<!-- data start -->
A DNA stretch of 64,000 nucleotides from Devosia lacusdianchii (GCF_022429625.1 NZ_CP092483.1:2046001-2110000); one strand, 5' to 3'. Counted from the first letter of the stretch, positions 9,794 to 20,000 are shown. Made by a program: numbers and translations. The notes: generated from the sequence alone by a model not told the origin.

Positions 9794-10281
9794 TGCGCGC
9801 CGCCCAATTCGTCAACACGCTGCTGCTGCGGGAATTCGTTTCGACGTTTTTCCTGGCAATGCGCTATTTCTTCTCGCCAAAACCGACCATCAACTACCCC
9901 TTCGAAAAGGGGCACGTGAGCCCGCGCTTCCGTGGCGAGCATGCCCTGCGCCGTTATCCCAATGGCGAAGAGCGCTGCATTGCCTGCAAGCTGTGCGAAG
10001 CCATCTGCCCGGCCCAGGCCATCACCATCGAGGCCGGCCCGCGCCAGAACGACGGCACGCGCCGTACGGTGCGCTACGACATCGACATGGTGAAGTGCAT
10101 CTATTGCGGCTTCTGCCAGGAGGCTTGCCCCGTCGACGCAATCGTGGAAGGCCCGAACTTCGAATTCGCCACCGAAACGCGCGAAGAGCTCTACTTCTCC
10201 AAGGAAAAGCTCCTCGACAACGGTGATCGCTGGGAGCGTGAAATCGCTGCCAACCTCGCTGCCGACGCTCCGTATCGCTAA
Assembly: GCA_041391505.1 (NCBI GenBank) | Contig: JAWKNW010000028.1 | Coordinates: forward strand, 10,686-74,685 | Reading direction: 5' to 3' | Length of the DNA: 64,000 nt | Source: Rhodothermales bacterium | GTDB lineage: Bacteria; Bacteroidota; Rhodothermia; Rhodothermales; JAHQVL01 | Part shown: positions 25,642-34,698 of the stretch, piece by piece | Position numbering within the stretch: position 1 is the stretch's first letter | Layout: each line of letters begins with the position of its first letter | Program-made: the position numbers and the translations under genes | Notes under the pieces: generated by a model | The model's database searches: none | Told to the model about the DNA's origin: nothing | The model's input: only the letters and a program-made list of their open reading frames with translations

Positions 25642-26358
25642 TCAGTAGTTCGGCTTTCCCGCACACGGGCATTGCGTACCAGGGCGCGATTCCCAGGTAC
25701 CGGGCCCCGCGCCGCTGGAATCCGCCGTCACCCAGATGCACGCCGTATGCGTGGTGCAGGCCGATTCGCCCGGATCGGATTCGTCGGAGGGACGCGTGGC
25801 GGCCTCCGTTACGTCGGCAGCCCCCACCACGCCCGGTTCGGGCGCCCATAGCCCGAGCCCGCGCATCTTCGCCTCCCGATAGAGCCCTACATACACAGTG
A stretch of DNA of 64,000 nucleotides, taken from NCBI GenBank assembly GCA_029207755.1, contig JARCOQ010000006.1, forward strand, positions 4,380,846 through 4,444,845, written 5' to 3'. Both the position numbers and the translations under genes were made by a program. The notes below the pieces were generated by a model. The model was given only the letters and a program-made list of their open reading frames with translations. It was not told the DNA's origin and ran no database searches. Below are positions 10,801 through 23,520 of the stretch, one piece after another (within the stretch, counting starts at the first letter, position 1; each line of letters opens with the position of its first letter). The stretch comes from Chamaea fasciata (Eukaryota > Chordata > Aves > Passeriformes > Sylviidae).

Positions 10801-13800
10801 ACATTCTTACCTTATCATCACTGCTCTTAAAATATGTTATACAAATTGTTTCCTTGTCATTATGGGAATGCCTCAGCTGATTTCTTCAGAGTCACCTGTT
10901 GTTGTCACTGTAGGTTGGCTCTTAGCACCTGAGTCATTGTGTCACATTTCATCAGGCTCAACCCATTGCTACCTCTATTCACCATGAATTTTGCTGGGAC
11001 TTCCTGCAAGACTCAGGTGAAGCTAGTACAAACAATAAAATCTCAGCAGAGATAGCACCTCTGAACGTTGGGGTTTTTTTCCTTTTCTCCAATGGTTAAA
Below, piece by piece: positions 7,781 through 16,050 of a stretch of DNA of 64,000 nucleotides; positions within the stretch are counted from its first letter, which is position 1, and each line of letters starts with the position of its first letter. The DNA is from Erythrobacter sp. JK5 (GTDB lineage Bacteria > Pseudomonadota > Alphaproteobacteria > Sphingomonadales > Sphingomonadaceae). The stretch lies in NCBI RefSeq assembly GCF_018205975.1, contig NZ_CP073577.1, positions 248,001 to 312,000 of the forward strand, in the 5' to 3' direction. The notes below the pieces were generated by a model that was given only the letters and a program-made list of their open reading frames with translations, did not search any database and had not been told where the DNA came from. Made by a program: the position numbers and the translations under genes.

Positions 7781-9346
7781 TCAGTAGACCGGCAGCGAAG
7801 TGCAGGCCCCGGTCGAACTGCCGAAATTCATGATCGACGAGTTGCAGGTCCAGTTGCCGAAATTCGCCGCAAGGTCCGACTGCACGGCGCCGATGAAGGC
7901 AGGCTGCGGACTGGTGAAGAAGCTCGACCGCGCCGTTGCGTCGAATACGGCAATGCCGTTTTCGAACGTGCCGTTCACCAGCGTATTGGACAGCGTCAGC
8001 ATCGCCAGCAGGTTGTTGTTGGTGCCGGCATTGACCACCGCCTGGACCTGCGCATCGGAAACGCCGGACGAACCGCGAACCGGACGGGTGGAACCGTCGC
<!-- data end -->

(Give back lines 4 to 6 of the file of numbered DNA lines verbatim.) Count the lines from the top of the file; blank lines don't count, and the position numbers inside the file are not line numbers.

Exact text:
9801 CGCCCAATTCGTCAACACGCTGCTGCTGCGGGAATTCGTTTCGACGTTTTTCCTGGCAATGCGCTATTTCTTCTCGCCAAAACCGACCATCAACTACCCC
9901 TTCGAAAAGGGGCACGTGAGCCCGCGCTTCCGTGGCGAGCATGCCCTGCGCCGTTATCCCAATGGCGAAGAGCGCTGCATTGCCTGCAAGCTGTGCGAAG
10001 CCATCTGCCCGGCCCAGGCCATCACCATCGAGGCCGGCCCGCGCCAGAACGACGGCACGCGCCGTACGGTGCGCTACGACATCGACATGGTGAAGTGCAT